Sunday, January 18, 2015

The Best Ab Exercises

I recently did a post about attaining the coveted six pack.  In that post, which you can read here, I described how one can go about getting a six pack.  That post was more related to lifestyle choices that lead to a toned midsection, so today I would like to share with you some actual exercises that will help you build and strengthen your abs.  So lets jump right into it.




Compound Movements
If you are looking to build a strong core foundation then you need to focus on large muscle group compound movements such as squats, deadlifts, rows, and standing presses.  A 2013 systematic review, which is the top tier in research design, found that compound movements were superior to core-specific exercises in training and strengthening key core muscles.  Additional studies have also shown high core muscle activation with movements that require upright posture while holding weights such as standing shoulder presses and weighted carries.  For examples of great compound movements I would suggest checking my post on the best functional exercises here.

Now you may be asking, "What if I just really want to focus on the six pack muscles?"

Well, first I would tell you that just focusing on that muscle is not the best strategy.  While the six pack muscles may look good, they don't really do much for core stability. That being said, as long as you are training the core with various compound movements then I have no problems with a little special attention to the six pack.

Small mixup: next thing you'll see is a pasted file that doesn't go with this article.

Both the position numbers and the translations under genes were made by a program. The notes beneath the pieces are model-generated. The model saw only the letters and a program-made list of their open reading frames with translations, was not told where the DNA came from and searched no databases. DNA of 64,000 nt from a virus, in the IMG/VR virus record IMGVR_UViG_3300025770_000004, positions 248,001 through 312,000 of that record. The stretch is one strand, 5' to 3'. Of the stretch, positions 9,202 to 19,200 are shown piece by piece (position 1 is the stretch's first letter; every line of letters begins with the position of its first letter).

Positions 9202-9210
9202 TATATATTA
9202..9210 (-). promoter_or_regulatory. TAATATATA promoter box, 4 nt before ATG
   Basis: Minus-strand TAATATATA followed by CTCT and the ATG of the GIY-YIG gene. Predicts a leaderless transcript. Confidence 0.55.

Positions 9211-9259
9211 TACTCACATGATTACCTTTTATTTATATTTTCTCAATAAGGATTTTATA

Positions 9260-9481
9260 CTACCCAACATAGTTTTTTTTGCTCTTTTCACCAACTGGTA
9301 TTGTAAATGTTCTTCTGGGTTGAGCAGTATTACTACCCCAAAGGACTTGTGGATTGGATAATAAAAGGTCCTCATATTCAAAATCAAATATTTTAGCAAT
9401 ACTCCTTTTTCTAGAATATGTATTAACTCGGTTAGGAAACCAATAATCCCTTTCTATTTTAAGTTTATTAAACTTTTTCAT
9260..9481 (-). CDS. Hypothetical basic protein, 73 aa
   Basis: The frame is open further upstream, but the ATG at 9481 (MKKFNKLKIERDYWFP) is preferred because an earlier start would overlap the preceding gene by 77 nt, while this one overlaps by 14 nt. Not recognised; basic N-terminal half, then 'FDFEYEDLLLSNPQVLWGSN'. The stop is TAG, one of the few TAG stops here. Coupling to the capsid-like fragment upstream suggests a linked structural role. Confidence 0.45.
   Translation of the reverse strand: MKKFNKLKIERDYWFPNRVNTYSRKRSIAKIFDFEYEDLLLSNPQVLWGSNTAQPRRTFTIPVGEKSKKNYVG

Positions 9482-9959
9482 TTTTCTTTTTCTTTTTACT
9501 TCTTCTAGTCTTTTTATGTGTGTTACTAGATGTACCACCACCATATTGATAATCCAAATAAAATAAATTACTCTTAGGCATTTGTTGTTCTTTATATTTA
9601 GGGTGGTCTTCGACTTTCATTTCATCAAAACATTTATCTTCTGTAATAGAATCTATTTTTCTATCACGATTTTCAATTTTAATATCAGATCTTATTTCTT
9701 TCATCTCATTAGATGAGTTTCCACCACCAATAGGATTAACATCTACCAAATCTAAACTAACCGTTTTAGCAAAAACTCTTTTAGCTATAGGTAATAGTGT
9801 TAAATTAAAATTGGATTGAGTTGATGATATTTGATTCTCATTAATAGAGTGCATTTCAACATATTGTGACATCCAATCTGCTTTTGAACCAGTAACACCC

So what are some exercises you can do to strengthen the Rectus Abdominis? What is that muscle you ask?  That is the six pack muscle.  It is the big one that lies on top of the other abdominal muscles and gets all the attention.  And there are a few exercises that you can do to make this muscle bigger, stronger, and more visible.

One 2014 study compared 3 anterior chain whole body linkage exercises and found that they all produced high activation of the abdominal wall with significantly high levels for the rectus abdominis.  Additionally this study found that all three of the exercises were quite conservative in terms of spine load compared to other posterior chain exercises that use an external load.  That simply means that these exercises can provide you with a  great stimulus for increasing abdominal size and strength while conserving your back.  Here is a video demonstrating each one of the exercises mentioned in the study plus a few extra that I think are equally effective.



According to the study the Leg Raise created the highest activation of the rectus abdominis compared to the other exercises.  In second place was the Walk Out followed by the Body Saw.  The TRX Rollout and the Ab Wheel are essentially different variations of the same exercise and are also very similar to the Walk Out.

If you are strength training three days per week, which I typically recommend, then you can focus on just one of these exercises each day you train.  I would start out doing as many good repetitions as possible and perform three sets.  Gradually work your way up to 10-15 reps for reach exercise.  Focus on staying tight through the abdominals and lower back and go at a smooth and steady tempo.  Do not rush through the exercises just to count reps.  If you can work your way up to 3-4 sets of 15 reps for each exercise, and get your diet in check, then you should have a pretty nice midsection.  Personally I perform each of these exercises on a regular basis, I do strength training 3 days per week, and I watch my diet.  I turn 30 this year and so far I am happy with the results.  

Stay Fit

 ,Amerson Fitness

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